Archive for the ‘Economics’
UK Employment Situation “Alarming”
I realise that I’ve banged on about emergency funds quite a bit recently, but I make no apology for it, as a disturbing news release by the ILO (International Labour Organisation) last week shouts from the rooftops that the the current employment situation is “alarming” and unlikely to improve any time soon.
40% Out of Work for >1 Year
Traditional wisdom surrounding emergency funds states you should have somewhere between 3-6 months of expenses saved up. Worryingly, the ILO found that more than 40% of jobseekers in advanced economies had been without work for over a year, indicating that it was taking much longer for people to find jobs.
When you consider the Eurozone statistics – Spain’s unemployment rate is almost tipping 25%, France has had its 11th consecutive unemployment rise in as many months, and the UK is expected to top almost 9% over the summer period – things are bleak, particularly with forecasters from Centre for Economics and Business Research (CEBR) today warning it is likely to keep rising for the next 5 years.
Forced Retirement at 65
When you couple this with a recent supreme court ruling that employers can force retirement at 65, and UK company insolvencies are back on the rise again, there has never been a more important period in our recent history to have as much cash stashed as possible.
Public Sector Cuts Backfiring
David Cameron and the coalition government is slashing the public sector, with 20% cuts in almost every department. But it’s ok, because “the private sector will pick up the slack”, he said. Alarming statistics from Markit shows the eurozone composite purchasing managers’ index (PMI) fell to 46.7 in April from March’s 49.2 however, a figure described by Howard Archer from IHS Global Insight as “truly dire” as that indicates the private sector is actually sharply contracting, and not expanding to ‘take up the slack’ in the slightest.
Oh, and in case you missed it, just to add the final insult – the UK is back in recession, too.
Unfortunately in these turbulent times there is unlikely to be any such thing as a ‘safe job’. Certainly some will be safer than others but gone are the days of jobs for life.
Do More, With Less
Companies are demanding more of their employees, and those who are unwilling to give are readily shown the door under the guise of ‘performance management’. After all, there isn’t exactly a shortage of people looking for work.
At least one company I know of takes the view “be grateful you have a job. Now accept this re-trebling of your workload or, you know where the door is.”
I can see their point. Companies need to do more with less. They need to streamline and make efficiencies, else they may not exist this time next year. But how far is too far when it comes to businesses taking their pound of flesh from their employees?
Bottom line: Your emergency fund probably isn’t big enough. Start growing yours today, for a safer tomorrow!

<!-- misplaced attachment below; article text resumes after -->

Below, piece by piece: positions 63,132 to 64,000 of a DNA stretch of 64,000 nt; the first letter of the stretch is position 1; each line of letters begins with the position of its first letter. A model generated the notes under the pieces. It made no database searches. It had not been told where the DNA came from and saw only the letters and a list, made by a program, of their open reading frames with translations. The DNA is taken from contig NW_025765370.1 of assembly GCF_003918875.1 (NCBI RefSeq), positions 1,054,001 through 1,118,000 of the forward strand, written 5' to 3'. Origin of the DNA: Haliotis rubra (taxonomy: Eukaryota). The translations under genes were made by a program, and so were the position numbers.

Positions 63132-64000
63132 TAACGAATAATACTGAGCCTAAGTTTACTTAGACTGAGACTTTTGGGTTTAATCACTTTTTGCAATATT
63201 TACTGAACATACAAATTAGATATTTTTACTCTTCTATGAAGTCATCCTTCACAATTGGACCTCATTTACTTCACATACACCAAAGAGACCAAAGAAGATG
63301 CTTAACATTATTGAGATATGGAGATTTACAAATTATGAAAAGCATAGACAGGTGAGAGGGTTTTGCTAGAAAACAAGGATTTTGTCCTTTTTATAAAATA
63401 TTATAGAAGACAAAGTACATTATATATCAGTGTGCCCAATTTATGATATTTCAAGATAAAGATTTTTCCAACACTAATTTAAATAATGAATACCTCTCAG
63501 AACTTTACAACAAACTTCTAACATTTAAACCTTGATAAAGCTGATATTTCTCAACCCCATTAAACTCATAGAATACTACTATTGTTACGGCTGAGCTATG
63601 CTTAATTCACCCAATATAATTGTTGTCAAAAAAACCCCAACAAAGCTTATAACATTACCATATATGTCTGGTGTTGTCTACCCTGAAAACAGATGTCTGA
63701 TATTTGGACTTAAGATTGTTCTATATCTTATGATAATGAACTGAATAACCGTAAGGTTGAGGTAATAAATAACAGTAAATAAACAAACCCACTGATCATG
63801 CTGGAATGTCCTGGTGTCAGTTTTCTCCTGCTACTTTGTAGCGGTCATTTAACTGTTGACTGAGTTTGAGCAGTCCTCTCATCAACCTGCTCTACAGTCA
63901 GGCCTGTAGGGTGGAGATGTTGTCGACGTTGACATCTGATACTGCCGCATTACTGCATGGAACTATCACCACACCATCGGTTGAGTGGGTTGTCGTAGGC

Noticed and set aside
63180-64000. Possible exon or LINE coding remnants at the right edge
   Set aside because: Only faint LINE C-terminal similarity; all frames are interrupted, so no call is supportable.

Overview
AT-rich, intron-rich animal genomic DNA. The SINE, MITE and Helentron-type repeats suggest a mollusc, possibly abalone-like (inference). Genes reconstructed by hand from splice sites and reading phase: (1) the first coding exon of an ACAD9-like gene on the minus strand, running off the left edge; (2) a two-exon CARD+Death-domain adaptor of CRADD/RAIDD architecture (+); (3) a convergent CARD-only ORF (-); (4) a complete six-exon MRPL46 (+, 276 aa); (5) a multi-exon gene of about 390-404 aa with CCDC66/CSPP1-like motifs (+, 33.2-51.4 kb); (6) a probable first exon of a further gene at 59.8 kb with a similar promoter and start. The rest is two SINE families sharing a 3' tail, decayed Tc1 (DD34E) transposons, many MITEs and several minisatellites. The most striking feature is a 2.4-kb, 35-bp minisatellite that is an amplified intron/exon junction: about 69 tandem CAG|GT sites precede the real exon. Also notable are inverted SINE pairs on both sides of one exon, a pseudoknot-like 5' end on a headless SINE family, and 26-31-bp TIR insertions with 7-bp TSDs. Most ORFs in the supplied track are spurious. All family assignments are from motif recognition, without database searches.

Now I’m not one to encourage smoking or the mass-uptake of the habit by society, but I couldn’t help but wonder what the true story is for the UK economy. I caught a sound-bite from an unknown politician a day or so ago saying something along the lines of “We must eradicate smoking from this country, or suffer the bankruptcy of the NHS.”
Bold words, and an excellent soundbite; it pushes the blame for the National Health Service’s problems onto someone other than the government.
But is the state of the NHS really the fault of the smokers?
Smoking Related NHS Expenditure
The NHS doesn’t keep statistics on what is and what is not ‘smoking related’, so there is a degree of artistic license in painting such figures.
In 2009 a Freedom of Information Act request sent to the NHS estimated that £1.7 billion pounds a year is spent by the NHS on treating smoking-related conditions. The BBC in 2008 estimated it at £2.7 billion.
Revenue from Cigarette Taxes
There are two government revenue streams from cigarettes; Excise Duty and VAT. Approximately 89% of the retail price of a packet of cigarettes goes to the treasury, rather than the manufacturer or retailer. In 2010/11 (bearing in mind cigarettes have gone up twice since then in the 2011 and 2012 budgets – but that is the latest statistic available at present) the treasury profited by £11.1 billion pounds.
We could also say there is a third revenue stream when retailers sell to underage purchasers, and get caught out by police or local authority trading standards agents, with fines applied both on-the-spot of £80 a pop, and larger court-imposed fines when taken further or for repeat offenders. This would be difficult to quantify, however and has been ignored for the purposes of this article.
So, even if we revise the NHS smoking-related costs upward a couple of hundred million to £3 billion, that’s still a net profit of £8.1 billion to the treasury overall.
Benefits Beyond Taxation
I’m going to be a little tongue-in-cheek here, but it is food for thought all the same. Smoker’s on the whole live shorter lives than non-smokers. An unpublished study by a large (>5,000 employer) government organisation (you’ll have to take my word for this one) found that smokers take less sick days than non-smokers (which is why it wasn’t published!), work longer hours overall and are more amenable and adaptable to short-notice changes.
So smokers despite their occasional breaks from the workplace are more focused. They work longer hours thereby effectively negating those additional breaks, are more adaptable and won’t be a drain on their pension for 40 years.
Sounds like a winner all round to me?
So why is the government push push push when it comes to making people quit?